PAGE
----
The blesbok or blesbuck (Damaliscus pygargus phillipsi) is an antelope endemic to South Africa. It has a distinctive white face and forehead which inspired the name, because bles is the Afrikaans word for a blaze such as one might see on the forehead of a horse. The blesbok is endemic to South Africa and is found in large numbers in all national parks with open grasslands, from the Highveld in Transvaal and the Free State, to as far south as the Eastern Cape. It is a plains species and dislikes wooded areas. It was first discovered in the 17th century, in numbers so numerous, herds reached from horizon to horizon.
A characteristic of the blesbok is the prominent white blaze on the face and a horizontal brown strip which divides this blaze above the eyes. Body colour is brown with a lighter-coloured saddle on the back, and the rump an even lighter shade. The legs are brown with a white patch behind the top part of the front legs. Lower legs are whitish. Both sexes carry horns, ringed almost to the tip. Female horns are slightly more slender. The neck and the top of the back of the blesbok is brown. Lower down on the flanks and buttocks, the coloring becomes darker. The belly, the inside of the buttocks and the area up to the base of the tail is white. Blesbok can be easily differentiated from other antelopes because they have a distinct white face and forehead. The blesbok differs from the bontebok by having less white on the coat and the blaze on the face, which is usually divided, the coat is also a lighter yellow than that of the bontebok. The length of their horns averages at around 38 cm. Male adult blesbok average around 70 kg; females average lower, at around 61 kg.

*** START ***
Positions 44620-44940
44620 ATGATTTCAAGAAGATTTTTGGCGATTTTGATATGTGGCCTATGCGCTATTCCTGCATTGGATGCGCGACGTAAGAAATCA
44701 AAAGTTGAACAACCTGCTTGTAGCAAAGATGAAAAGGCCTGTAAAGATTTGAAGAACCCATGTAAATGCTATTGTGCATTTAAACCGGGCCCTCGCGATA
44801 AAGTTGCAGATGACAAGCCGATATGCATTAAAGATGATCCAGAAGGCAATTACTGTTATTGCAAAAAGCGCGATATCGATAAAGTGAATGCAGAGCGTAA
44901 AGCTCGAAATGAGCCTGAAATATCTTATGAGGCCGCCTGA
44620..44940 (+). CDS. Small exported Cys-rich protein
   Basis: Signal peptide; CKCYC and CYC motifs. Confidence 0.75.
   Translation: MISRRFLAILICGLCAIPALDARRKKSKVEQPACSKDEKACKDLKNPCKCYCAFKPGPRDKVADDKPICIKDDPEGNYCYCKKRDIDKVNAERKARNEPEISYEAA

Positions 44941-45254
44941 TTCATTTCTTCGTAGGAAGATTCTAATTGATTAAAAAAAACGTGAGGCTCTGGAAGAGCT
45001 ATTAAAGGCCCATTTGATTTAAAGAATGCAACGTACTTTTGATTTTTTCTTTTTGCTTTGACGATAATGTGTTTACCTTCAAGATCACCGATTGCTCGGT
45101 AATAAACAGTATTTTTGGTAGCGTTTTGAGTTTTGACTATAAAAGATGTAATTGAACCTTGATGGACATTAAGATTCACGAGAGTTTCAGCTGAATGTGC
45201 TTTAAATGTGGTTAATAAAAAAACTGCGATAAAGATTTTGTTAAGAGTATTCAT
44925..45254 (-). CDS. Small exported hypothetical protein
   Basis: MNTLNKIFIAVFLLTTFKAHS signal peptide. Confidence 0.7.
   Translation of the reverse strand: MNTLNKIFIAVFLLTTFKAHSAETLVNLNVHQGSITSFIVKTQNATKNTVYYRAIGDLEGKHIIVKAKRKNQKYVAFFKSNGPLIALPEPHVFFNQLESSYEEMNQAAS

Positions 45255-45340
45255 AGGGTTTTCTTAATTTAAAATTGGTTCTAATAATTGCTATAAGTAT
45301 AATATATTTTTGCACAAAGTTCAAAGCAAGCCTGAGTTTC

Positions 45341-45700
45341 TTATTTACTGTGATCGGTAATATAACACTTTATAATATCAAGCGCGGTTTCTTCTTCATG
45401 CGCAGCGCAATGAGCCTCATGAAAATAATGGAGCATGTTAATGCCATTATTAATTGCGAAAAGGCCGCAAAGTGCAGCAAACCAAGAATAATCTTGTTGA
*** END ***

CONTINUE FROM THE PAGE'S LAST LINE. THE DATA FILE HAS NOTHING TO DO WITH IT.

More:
Short grass, and particularly favours fresh green grass appearing after a veld burn.
Blesbok can be found in open veld or plains of South Africa. Their preferred habitat is open grassland with water. They often occupy relatively small territories of 2.5 to 6.0 acres in size. They were once one of the most abundant antelope species of the African plains, but have become scarce since 1893 due to relentless hunting for their skins and meat. The blesbok’s distribution is restricted to the Republic of South Africa. Its historic range includes the Eastern Cape, Free State, southern parts of the former Transvaal, marginally in KwaZulu-Natal along the upper reaches of the Tugela River and into Lesotho, west of the Maluti Mountains.